Today I spent some time going over the proposals for version 2.02. And I’m a bit ambivalent about it:
On the one hand it’s good to fix a few things, and keep the standard moving. People run into problems and come up with fixes for them.
On the other hand, there seems to be limited involvement in the consultation. With risks: we’re solving some problems for a few people, but we’re not addressing the bigger issues of outreach to new publishers and users, and data quality.
- It’s hard for anyone who is “just doing IATI” to understand the proposals or offer meaningful feedback: it’s too technical and too detailed.
- It doesn’t offer time or space for more profound technical and guidance issues in the standard. Recommendations on how to fill certain fields (e.g. flow type) differ depending on who you ask.
- It makes the landscape more complicated for users and developers. AidStream has only just been updated for 2.01, the CSV convertor is behind, and Mark built a script to downgrade 2.01 files to 1.05 in order to keep working with tools.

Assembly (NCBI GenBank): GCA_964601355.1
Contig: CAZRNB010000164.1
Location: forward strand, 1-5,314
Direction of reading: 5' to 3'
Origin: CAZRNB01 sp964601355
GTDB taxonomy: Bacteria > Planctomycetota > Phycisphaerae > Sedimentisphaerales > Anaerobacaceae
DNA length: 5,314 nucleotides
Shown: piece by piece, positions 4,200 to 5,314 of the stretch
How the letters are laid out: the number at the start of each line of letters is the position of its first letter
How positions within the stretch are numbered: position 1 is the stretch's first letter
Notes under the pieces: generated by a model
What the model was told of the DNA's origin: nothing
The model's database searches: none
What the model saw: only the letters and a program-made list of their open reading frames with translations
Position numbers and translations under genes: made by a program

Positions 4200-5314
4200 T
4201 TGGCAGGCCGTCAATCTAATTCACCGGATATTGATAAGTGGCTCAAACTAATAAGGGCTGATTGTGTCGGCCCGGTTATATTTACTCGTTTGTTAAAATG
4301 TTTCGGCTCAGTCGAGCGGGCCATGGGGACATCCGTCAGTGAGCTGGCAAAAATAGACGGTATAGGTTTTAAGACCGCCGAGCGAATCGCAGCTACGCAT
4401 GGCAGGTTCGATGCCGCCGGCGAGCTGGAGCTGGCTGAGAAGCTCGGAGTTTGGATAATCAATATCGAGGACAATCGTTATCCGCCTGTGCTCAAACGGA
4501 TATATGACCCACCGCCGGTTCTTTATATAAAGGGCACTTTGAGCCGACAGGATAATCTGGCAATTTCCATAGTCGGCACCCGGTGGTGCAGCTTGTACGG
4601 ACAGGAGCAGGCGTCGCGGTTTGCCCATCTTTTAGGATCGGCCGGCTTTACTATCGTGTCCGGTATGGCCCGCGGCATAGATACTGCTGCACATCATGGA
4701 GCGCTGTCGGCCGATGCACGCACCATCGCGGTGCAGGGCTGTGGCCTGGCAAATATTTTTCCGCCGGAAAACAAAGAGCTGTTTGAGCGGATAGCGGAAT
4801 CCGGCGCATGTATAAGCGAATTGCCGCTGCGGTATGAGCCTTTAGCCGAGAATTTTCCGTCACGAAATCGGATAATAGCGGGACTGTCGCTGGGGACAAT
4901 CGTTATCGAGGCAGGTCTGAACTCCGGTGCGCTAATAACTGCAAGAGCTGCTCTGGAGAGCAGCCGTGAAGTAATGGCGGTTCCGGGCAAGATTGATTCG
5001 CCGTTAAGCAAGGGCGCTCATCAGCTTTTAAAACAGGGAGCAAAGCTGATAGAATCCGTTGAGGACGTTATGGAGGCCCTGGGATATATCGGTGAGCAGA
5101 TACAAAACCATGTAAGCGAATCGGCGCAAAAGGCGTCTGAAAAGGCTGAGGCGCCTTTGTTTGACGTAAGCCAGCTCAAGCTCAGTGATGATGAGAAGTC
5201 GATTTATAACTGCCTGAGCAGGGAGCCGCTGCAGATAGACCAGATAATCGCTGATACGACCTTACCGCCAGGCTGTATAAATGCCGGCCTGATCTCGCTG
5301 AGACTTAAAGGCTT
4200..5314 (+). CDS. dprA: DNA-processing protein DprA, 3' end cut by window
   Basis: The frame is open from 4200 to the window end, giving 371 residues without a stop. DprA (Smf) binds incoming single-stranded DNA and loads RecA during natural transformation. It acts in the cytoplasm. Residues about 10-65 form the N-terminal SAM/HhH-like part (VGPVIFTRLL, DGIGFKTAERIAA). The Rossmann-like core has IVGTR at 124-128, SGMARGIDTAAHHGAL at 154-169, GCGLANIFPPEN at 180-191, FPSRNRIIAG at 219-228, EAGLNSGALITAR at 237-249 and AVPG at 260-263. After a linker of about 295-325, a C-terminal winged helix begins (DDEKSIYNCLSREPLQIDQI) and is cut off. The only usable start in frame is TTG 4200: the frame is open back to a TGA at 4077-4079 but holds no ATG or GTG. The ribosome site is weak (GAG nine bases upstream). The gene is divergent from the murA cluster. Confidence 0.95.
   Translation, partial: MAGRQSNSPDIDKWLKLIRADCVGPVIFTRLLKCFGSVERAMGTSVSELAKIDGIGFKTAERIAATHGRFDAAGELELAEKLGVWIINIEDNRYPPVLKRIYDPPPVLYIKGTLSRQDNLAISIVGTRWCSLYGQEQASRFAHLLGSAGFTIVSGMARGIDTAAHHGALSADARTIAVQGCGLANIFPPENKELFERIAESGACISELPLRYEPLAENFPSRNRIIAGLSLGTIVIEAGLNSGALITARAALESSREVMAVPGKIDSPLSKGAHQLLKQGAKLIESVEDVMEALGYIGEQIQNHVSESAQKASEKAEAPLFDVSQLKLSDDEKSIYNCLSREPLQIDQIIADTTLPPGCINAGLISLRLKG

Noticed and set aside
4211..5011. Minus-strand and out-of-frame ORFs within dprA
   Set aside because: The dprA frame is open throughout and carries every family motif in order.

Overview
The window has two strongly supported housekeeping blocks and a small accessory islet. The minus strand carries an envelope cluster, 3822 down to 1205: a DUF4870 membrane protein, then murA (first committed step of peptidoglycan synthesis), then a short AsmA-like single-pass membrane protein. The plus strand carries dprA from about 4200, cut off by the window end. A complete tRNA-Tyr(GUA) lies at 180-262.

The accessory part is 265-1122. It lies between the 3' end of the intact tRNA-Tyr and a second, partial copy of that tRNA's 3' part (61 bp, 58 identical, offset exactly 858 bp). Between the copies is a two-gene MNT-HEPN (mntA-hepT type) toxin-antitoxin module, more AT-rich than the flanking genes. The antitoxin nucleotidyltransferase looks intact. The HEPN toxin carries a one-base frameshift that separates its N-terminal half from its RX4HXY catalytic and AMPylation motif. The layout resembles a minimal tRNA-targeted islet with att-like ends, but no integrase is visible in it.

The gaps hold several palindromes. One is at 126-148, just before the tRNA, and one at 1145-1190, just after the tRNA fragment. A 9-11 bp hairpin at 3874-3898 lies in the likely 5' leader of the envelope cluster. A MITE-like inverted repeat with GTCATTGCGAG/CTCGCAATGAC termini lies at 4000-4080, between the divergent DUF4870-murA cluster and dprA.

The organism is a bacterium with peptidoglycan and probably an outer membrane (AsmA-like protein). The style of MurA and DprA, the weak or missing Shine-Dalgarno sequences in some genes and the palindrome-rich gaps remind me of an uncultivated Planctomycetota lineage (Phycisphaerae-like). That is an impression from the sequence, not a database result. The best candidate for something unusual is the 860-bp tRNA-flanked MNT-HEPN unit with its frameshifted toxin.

I think it will be hard to keep mixing the use cases, outreach and technical modifications. We’re missing things, for instance in results:
- A lot of the NGOs that we work with want to publish qualitative results. It’s still a use case to be explored, so there are no technical proposals, and so it’s not in 2.02.
- At the same time, there are fixes to make the quantitative results more usable, but without a long-term vision of where it should lead to.
- Examples around results are usually for outputs, whereas many NGOs (and donors) want to manage on outcomes and impacts, or different types of theory of change, especially in lobby and advocacy.
There is a real risk the extra “optional” elements in the standard quickly turn into “less optional” requirements from donors. NGOs that didn’t embrace IATI because of its potential are looking at these changes as “extra burden”.
So… who are we actually making happy with the current proposals for version 2.02?
- Should we have an active “experimental” branch for opt-in front-runners to experiment with extensions to the standard before they become official part of the standard?
- Can we have an upgrade process where we first have a round of looking at use cases (added value) and then have a round of (very technical) proposals to adapt the standard? A stepping stone from strategy and vision to technical changes, and a way to build guidance how to use the standard as part of the process.
I hope it’s a constructive contribution.